Respect Your Differences

Remember, every person is different. Depending on the reasons for their distance, they may respond better to different approaches. Get to know them and you’ll be better able to predict what makes them tick.

Making friends is important — as is getting to know old friends and family better. But if the distance grates on your mental health, take a time-out break for your own sake. And if their unresponsiveness leaves you sad, talking with your therapist can help you set expectations or barriers.

How to act cool when you have few friends

Craving connection and friendship with other people is a fundamental part of being human. But what does being a friend mean in a world where hackers are trying to be your “friend” on Facebook?

This story comes from Life Kit, NPR’s family of podcasts for making life better — everything from finances to exercise to raising kids. For more, sign up for the newsletter and follow @NPRLifeKit on Twitter.

The act of making and being a friend is as simple as it is difficult. We spoke with experts to help find ways to make new friends, as well as to take better care of the friendships you already have.

Here are a few of their insights:

Accept the awkwardness and assume that other people need new friends, too

It’s weird and uncomfortable to make new friends. When you reach out to somebody you don’t know well — whether that’s sending the first text message or making small talk in the elevator — you often feel exposed. You have to accept that awkwardness and the vulnerability it stems from, because guess what? You can’t have friends without getting vulnerable.

Remember that people will like you more than you think they will

When you are moving through the world, don’t forget that human connection is yours for the taking. It’s science: Gillian Sandstrom, a senior lecturer in psychology at the University of Essex in the United Kingdom, has done research on something called the “liking gap,” which says that the little voice in your head telling you that somebody didn’t like you very much is wrong, so don’t listen to it.

“When you talk to someone else, you’re actually going to brighten their day,” Sandstrom says.

If you’re up for it, Gillian and her colleagues have developed a scavenger hunt challenge to help you talk to strangers.

Invest in activities that you love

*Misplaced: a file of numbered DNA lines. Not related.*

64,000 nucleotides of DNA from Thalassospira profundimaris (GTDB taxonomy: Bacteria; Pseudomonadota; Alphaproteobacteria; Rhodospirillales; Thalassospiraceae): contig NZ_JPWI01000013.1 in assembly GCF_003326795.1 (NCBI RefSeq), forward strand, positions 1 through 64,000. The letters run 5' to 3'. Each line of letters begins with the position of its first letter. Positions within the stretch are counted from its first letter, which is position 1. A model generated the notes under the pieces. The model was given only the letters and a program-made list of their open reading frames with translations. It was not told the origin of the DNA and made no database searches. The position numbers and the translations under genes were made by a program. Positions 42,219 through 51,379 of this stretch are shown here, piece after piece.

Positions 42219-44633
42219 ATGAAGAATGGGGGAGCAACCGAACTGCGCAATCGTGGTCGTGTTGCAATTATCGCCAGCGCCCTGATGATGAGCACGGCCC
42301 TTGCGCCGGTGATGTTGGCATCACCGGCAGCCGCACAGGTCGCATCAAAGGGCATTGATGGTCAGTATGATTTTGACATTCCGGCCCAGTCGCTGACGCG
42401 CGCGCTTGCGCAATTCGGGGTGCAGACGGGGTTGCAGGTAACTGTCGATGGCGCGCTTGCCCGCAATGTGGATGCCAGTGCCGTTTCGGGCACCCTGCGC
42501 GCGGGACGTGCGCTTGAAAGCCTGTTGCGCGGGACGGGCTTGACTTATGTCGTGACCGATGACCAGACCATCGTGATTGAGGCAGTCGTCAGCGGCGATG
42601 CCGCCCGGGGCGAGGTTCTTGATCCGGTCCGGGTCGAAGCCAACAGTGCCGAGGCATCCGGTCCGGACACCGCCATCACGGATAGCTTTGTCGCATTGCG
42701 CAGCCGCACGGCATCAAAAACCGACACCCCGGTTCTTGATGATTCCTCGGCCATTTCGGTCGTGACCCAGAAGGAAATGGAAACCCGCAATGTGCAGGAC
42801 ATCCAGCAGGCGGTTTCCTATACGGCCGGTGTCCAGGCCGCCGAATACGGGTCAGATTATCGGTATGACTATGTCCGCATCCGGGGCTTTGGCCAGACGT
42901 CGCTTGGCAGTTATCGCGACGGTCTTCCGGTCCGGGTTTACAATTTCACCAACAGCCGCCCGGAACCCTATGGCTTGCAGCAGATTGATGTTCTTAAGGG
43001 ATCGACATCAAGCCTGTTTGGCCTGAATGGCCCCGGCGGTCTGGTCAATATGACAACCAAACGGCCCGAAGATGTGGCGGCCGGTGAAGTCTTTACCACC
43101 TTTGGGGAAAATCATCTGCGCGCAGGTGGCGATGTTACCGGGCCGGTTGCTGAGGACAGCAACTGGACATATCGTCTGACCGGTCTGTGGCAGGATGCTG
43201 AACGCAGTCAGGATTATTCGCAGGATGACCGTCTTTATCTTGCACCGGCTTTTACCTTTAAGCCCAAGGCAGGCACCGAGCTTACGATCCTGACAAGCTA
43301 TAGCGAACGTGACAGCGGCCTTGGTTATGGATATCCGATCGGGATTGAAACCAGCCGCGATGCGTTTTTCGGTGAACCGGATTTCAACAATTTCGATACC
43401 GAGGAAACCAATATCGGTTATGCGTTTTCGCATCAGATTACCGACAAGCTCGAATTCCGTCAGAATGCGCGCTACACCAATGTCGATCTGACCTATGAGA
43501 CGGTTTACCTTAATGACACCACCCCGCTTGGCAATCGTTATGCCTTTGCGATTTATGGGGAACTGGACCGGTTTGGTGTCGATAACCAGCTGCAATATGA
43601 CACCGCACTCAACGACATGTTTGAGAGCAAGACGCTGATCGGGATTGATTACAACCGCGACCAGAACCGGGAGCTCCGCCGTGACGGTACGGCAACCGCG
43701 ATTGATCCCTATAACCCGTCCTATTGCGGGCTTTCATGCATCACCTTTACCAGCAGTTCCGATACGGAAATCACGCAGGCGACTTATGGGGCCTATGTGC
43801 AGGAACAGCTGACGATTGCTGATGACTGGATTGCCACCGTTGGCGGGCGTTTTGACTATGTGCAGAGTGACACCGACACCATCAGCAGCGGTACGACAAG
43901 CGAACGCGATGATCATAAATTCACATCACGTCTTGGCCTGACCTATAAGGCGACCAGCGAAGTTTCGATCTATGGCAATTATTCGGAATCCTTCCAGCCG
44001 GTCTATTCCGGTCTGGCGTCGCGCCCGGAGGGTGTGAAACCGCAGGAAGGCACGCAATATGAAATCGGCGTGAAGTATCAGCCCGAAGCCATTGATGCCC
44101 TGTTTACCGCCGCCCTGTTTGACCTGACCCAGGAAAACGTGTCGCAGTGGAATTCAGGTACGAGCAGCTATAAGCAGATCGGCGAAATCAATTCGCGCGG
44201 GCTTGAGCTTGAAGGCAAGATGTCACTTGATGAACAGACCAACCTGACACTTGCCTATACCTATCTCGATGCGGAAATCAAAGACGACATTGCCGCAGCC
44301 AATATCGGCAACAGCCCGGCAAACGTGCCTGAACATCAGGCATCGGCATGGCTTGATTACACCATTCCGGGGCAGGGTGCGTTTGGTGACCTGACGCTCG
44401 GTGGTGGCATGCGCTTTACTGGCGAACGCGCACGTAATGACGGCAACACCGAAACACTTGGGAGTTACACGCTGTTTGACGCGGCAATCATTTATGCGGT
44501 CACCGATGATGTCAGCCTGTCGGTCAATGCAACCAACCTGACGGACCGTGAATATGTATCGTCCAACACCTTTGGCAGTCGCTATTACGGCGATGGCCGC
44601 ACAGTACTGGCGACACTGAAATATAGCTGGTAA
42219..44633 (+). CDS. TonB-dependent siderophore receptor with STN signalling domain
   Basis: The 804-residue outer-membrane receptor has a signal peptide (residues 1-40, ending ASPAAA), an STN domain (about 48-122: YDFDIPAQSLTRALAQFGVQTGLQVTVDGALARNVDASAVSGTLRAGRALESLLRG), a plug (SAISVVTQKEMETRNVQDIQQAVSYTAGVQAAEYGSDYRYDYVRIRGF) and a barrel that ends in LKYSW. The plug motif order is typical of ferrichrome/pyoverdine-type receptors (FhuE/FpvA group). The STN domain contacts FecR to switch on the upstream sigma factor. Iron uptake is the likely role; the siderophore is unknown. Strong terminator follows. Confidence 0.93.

Ask anyone about how to make friends and they will most likely tell you to try a new hobby. It might sound hollow, says Heather Havrilesky, the advice goddess behind the “Ask Polly” column on the website The Cut, but it works.

“Do the things you’re passionate about and you will naturally draw people to you, and you’ll naturally connect with other people because you’ll be in the right place,” Havrilesky says.

Don’t forget to start with something you are actually interested in, and if it doesn’t work out, remind yourself that you contain multitudes! You don’t have to be interested in just one thing.

It’s OK to treat friendship as seriously as you would dating

Life Kit

Want Stronger Friendships? Pull Out Your Notepad

Having friends is one of the most nourishing parts of being alive, so it’s not weird or bad or wrong to prioritize it. Get comfortable putting yourself out there a little bit. Carve the time and space you need to find and nourish your friendships. It’s what all the cool kids are doing.*

Be present

The planet is warming, our news alerts are constant, and there’s so much good television out there to watch. We get it. But if you want to prioritize and nourish your friendships, you have to show up for them. We have a few tips for being present and engaged with your friends:

    1. Listen and notice things about your friend.
    2. Take notes! It will help you remember your conversations and allow you points of connection later.
    3. Remember the names of folks in your friends’ lives. Another thing that can help: Ask to see a picture of the person they’re talking about so it sticks better in your head.

    Resources:

    • Sandstrom’s research on the liking gap found that after strangers have conversations, they are liked more than they know. She gives detailed instructions for how to get in on her scavenger hunt.
    • Havrilesky rounded up all her “Ask Polly” advice on friendship in this story in The Cut.
    • Journalist Rachel Wilkerson Miller gives great advice about being honest when people ask how you’re doing, plus a detailed guide to how to show up for people in small and large ways. Look for her book, The Art of Showing Up, in spring 2020.
    • Gillian Sandstrom’s scavenger hunt instructions can be found here. You can even take part in her research!

    *This author does NOT guarantee or endorse coolness as a concept and very likely has no idea what proverbial cool kids are up to.

    How to act cool when you have few friends

    What’s a party without some fun games?! Here’s guest contributor Sakina Kavi with some fabulous game ideas to make your party memorable, for all the right reasons!

    One of the biggest problems with modern day parties is the fact that most of the invitees spend their time texting other friends rather than interacting with the people present at the party. Therefore, it is always a great idea to have a few fun games at your parties to act as an icebreaker and keep your guests entertained throughout. Here are some party games that you would love to include in your parties to keep your guests away from their cell phones, at least for a few hours.